Found: a 'flaw' in the Taj
Dome not perfectly symmetrical, say scientists
- Published 28.03.16
New Delhi, March 27: Satellite imagery specialist Mandyam Rajani recalls almost flinching when her senior colleague Dilip Ahuja proposed she might find a flaw in one of India's most treasured architectural showpieces, the Taj Mahal.
Ahuja, unable to dismiss something he had sensed nearly three decades ago during his second visit to the Taj, asked Rajani whether she could apply her skills in analysing images to measurements of the monument's central dome.
The two researchers from the National Institute of Advanced Studies, Bangalore, have shown that the Taj's central dome is not perfectly symmetrical, refuting a longstanding view that one of the mausoleum's hallmarks has been its perfect bilateral symmetry.
Archaeologists and historians believe that over 20,000 artisans and craftspeople had helped build the monument between 1631 and 1648, under the orders and supervision of Mughal emperor Shah Jahan.
Ahuja and Rajani have documented differences in the radii of the dome from its top to the bottom, marking an asymmetry in its structure. Their paper, straddling architecture, image analysis and historical lore, was published on Friday in Current Science, a journal from the Indian Academy of Sciences.
"Most people may miss this, possibly because of the magnificence of the structure and the awe it inspires," said Ahuja, professor of science and technology policy.
Ahuja said: "To spot this imperfection, the eyes need to detect subtle differences between the two large curves that make up the two sides of the dome."
The researchers assert they are both admirers of the monument and have sought to pre-empt criticism that they were looking for flaws in a widely admired national treasure. They have argued that the structure is so beautiful already that perfect symmetry would not have improved it.
When the two researchers began examining images of the Taj in early 2015, they were unknowingly exploring a facet of the mausoleum that had intrigued John Marr, a British art historian who visited the monument over a dozen times between 1961 and 1997.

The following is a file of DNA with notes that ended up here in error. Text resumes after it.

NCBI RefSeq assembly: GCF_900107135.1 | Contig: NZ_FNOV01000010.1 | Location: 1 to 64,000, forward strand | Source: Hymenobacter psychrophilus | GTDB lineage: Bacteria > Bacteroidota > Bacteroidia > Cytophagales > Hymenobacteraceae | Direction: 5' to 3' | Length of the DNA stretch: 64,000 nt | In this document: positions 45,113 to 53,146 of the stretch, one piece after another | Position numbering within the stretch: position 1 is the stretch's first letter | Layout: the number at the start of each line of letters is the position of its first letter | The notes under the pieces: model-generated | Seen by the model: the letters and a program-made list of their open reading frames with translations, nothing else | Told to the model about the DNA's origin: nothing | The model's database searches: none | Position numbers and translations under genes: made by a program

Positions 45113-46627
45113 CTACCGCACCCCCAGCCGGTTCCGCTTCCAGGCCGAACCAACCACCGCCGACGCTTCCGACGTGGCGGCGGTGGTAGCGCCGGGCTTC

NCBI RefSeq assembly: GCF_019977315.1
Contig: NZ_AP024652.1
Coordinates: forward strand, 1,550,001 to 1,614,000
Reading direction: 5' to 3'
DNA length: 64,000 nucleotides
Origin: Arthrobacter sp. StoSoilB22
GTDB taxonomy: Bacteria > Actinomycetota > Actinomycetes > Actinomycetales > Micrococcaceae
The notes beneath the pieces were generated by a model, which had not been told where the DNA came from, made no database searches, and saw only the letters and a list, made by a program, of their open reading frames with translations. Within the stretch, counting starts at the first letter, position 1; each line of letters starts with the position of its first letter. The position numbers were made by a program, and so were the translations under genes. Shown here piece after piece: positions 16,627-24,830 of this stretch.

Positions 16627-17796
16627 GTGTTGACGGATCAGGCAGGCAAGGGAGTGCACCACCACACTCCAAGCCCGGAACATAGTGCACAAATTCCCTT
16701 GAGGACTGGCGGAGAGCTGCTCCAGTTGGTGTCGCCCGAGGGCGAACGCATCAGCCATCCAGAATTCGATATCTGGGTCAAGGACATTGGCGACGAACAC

During two of those visits, he was forced to approach the monument not from the usual southern side but on a different route from the southeast.
"All I had was a very good pair of eyes, but when I was about a half-mile away from the complex, I saw this slight imperfection in the dome," Marr, former professor of South Asian studies at the School of African and Oriental Studies, London, told The Telegraph over the phone from the UK.
"You can't see it so well from the usual spots where tourists stand and look at the dome."
Archaeologists had in the mid-1990s detected that the northern and southern ends of the platform on which the Taj stands are sinking at different rates: the northern end has sunk 35mm more than the southern end.
The two researchers have ruled out this differential sinking as a cause of the asymmetry. They speculate that the imperfection was unintentional and present from the start, perhaps unavoidably given the limitations of measurements and tools available during the mid-17th century.
"The dome's immensity, its complex architecture and the limitations of making precise measurements would have made construction a hugely challenging task," said Rajani, an assistant professor and a specialist in the use of satellite imagery in archaeological research.
"I was surprised when Prof. Ahuja suggested we analyse pictures of the dome," she said. "I've been to the monument five times; its beauty, magnificence and size are always overwhelming. But now I can see the asymmetry in almost every image of the dome."
The researchers have also tried to speculate whether Shah Jahan himself was aware of the imperfection.
"It seems incredibly unlikely to us that for someone with his aesthetic sense, he would not have known," they wrote in their Current Science paper.
"More likely, he chose to overlook it. It is quite possible that the artisans may have convinced him that there was no way to guarantee that a second attempt would lead to an improvement given the tools available to them and the complexity of the dome's shape."
Rajani has detected similar asymmetry in an analysis of the dome of the Jama Masjid in Delhi, also built during the reign of Shah Jahan, but not in the dome of Humayun's tomb, constructed nearly eight decades before the Taj.